So, not surprisingly, even at the height of Cold War created ‘Fleet Diplomacy’, India was on Track 2 diplomacy with its neighbours, including Pakistan, a nation with which it has fought four wars in 60 years and where a large section of the populace openly supports the idea of wiping India off the map.
Interestingly, despite questionable success in peace talks and continued hostility, New Delhi has maintained contact with pro-democracy Pakistani groups.
So, in a similar vein, if informal diplomacy is given a shot in the case of China, whose rise is apparently far more worrying for New Delhi and where any success of such a policy may bring windfall gains, is logical and undeniable.
However, clarity over the likely success of such a mission would not be immediate, but should not cause India to forsake this path.
The reasons which may contribute to make a success of such Track 2 mission are many. Foremost is the absence of any instinctive mutual mistrust amongst the people. Indian monks had crossed into China before the birth of Christ and Chinese had welcomed them and their knowledge. In fact, some monks even rose to become teachers to the then Chinese kings.
The warm and cordial relations can be traced into the 20th century as well with Rabindranath Tagore’s three visits to China in what were tumultuous times in China’s history. The Boxer Rebellion had ended and the New Culture or May Fourth Movement was in sway.
The history of Ancient India too lays bare the fact that states felt danger from barbarian hordes of Middle Asia tramping in from Punjab. Fear of Han invasions was nonexistent as China was long considered as a civilised society.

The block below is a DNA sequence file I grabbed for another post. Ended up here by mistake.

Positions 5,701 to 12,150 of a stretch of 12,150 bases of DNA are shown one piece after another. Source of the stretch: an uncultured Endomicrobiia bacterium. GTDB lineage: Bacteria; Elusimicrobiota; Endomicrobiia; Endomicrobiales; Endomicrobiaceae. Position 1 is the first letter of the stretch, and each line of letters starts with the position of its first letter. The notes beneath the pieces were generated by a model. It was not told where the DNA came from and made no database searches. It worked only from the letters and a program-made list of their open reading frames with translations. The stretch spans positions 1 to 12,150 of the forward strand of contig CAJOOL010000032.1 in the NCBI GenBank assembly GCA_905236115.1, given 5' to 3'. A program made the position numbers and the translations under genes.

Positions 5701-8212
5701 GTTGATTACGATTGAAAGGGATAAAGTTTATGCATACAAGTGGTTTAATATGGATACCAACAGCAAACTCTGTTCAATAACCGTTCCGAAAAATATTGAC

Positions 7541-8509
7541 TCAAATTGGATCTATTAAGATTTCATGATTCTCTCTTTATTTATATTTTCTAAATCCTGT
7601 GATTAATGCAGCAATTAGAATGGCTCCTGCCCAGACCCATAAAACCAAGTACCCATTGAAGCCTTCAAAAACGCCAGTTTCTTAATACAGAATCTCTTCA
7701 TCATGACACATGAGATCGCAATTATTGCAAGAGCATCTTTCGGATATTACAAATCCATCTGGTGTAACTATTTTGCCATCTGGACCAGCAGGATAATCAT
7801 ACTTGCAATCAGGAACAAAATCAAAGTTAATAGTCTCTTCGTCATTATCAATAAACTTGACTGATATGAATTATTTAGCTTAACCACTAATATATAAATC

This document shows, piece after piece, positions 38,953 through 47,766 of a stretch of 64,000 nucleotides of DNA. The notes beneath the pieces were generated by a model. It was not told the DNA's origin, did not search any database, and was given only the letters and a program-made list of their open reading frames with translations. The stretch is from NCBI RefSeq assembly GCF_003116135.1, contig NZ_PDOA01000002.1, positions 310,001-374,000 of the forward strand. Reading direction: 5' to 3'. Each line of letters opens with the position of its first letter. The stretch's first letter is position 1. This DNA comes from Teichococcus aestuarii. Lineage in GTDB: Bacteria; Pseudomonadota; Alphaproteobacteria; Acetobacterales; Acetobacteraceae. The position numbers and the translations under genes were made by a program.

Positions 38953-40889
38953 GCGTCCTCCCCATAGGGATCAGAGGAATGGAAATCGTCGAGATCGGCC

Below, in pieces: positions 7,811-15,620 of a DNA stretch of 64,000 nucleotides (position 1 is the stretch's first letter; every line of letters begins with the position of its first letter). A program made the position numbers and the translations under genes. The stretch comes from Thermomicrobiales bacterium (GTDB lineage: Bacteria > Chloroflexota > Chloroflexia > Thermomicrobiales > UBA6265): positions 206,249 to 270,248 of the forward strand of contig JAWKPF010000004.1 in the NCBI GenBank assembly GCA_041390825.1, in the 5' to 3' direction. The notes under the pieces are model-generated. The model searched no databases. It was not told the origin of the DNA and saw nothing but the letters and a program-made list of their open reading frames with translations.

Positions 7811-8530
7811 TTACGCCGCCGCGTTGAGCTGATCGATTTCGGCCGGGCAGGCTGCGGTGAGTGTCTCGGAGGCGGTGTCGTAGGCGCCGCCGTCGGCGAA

In the current context, increasing the level of social contacts between the two nations may be very helpful to both. Besides the interaction between the two governments, relations between Chinese Communist Party and its counterparts in India are also being strengthened. Such engagements may help both societies gain valuable insight into each other’s nuances and quirks.
Track 2 diplomacy at the current juncture may also prove crucial, as India would stand to benefit greatly from the growing and inevitable movement of Chinese society towards greater freedom brought on by penetration of technology and the resultant global outlook.
The turmoil which is likely to take place in the Chinese society during this period may prompt Chinese intelligentsia to look for guidance from India whose society despite the economic and social inequalities for centuries has maintained an instinctive equilibrium.
There will for certain be pitfalls in these efforts given the woeful lack of knowledge amongst the two societies about each other. India will have to tread a very bold yet careful path.
But then it may be the time for change and diplomacy will have to be based on ground realities and not lost in fog of lofty ideals.
United States’ pragmatism in such pursuits, which Wikileaks has laid on the table for all to see, is worth learning from.
After all, as they say, diplomacy is about lying for your country.
(The writer, Mr Aditya Phatak, is a financial reporter and an analyst of strategic issues. Views expressed are his own. He can be contacted at firstname.lastname@example.org)